COLORADO SPRINGS — For those who decide to get vaccinated against COVID-19, that proof of vaccination card is something you want to keep safe to prove you've gone through the process. In many situations it's still unclear when and where we may have to provide proof of vaccination cards, but what if you lose it?
Finding out you've lost your vaccination card would be a tough discovery after all of the work that goes into scheduling vaccination appointments and making the personal decision to get the shot. Lyla Kinsel lives in Florida and says she lost the one thing that could prove she did all this, her vaccination card.
"I did it and I own it, but trying to get it replaced has been a nightmare. Tell me how to do it. Somebody give me the information," said Kinsel.
Health officials in Colorado know there's a chance these vaccine cards will get damaged, destroyed, or even lost. So there is a process in place to replace vaccine cards using shot records the state is keeping. News 5 spoke with Colorado Department of Public Health and Environment Chief Medical Officer Dr. Eric France who says the state is keeping shot records for this very reason.
"The state does have an online immunization information registry and we've had that for decades. Think about all the families who have kids who need their shot records for school. Now add to it the work of keeping track of everybody who had the COVID-19 vaccine. So, we do have records of folks who have been vaccinated," said Dr. France.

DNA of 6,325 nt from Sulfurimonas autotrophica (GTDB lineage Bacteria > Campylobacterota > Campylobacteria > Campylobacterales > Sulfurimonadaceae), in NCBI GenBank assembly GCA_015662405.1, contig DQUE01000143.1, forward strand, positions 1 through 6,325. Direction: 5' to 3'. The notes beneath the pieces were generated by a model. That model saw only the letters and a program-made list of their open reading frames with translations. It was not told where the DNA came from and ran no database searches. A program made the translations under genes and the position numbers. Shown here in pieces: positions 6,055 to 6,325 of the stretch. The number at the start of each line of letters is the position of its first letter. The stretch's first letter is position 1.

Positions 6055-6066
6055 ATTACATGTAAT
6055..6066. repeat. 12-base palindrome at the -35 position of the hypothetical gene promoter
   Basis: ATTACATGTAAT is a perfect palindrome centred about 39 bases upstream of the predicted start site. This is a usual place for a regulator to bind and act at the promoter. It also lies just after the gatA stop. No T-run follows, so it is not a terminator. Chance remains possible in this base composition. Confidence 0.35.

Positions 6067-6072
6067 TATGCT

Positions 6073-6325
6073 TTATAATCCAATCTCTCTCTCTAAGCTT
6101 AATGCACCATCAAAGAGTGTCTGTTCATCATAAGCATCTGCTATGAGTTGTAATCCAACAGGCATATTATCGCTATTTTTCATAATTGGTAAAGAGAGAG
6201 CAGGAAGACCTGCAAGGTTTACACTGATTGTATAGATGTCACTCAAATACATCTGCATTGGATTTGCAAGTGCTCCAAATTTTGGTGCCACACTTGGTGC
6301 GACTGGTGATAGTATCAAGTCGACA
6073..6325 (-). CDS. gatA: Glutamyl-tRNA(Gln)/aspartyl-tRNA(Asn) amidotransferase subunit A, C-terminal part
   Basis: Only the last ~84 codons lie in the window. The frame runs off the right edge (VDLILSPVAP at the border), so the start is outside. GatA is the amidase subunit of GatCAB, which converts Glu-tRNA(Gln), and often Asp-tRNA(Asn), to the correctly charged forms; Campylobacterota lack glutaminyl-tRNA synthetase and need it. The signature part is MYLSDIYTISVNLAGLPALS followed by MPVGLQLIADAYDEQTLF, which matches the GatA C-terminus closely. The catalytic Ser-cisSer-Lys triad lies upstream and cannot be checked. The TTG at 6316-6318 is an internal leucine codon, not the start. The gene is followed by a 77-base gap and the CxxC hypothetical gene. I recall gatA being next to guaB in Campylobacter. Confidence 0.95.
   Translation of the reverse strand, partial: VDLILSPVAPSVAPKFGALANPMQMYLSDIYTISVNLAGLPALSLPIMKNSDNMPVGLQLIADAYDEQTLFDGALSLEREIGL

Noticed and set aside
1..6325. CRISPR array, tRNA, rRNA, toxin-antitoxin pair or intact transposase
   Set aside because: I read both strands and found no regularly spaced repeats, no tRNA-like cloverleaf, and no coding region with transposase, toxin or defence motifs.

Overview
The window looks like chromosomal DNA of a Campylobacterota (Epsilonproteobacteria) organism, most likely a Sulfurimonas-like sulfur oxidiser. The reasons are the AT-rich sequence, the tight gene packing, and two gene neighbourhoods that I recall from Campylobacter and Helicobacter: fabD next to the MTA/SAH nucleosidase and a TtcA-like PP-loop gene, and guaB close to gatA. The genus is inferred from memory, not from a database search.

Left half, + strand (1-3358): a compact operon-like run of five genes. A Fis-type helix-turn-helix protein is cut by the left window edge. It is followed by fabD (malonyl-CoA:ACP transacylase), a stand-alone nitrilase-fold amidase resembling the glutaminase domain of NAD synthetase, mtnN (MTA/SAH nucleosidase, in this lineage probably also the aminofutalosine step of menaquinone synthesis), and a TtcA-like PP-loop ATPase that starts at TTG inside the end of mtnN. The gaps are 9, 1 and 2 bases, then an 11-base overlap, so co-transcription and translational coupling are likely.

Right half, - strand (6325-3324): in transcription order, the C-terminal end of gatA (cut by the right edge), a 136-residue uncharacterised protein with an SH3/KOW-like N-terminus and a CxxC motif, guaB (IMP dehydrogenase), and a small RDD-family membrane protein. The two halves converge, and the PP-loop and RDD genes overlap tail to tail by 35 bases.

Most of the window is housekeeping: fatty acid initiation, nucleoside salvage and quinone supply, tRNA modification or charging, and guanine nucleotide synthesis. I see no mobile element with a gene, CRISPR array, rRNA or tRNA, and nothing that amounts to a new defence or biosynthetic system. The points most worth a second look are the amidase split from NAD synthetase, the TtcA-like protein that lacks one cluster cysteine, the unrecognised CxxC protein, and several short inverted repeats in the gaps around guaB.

Just like any important document you'll want to back it up. The CDC recommends taking a picture on your phone or a photocopy. A lot of people are laminating their cards and Staples and Office Depot will do it for free. Some are concerned lamination might blur the ink or make it hard to add booster shots. So you could laminate a copy instead.
Dr. France says says regardless of the policies set, having your vaccine card handy could be beneficial for businesses and consumers during their day to day interactions coming out of the pandemic.
"I need to put in new carpeting and I have some tile in my bathroom that needs to be worked on and if the person coming into my house could show me that they've been vaccinated I might feel more safe, or I may want to hire them over someone who didn't knowing they would be in my house for days working on something. So the private market will probably evolve and will want to have some type of certification for their employees maybe, or consumers might want to see that. So we'll see how that develops over the next six months," said Dr. France.
While the State of Colorado is able to replace a lost COVID-19 vaccination card, News5 is told the process could take several days because of all of the information that is needed to verify people's identity ahead of releasing the sensitive information.
If someone loses their vaccine card, they can reach out to the CIIS Help Desk and request a copy of their entire immunization record that would include any COVID-19 vaccines administered.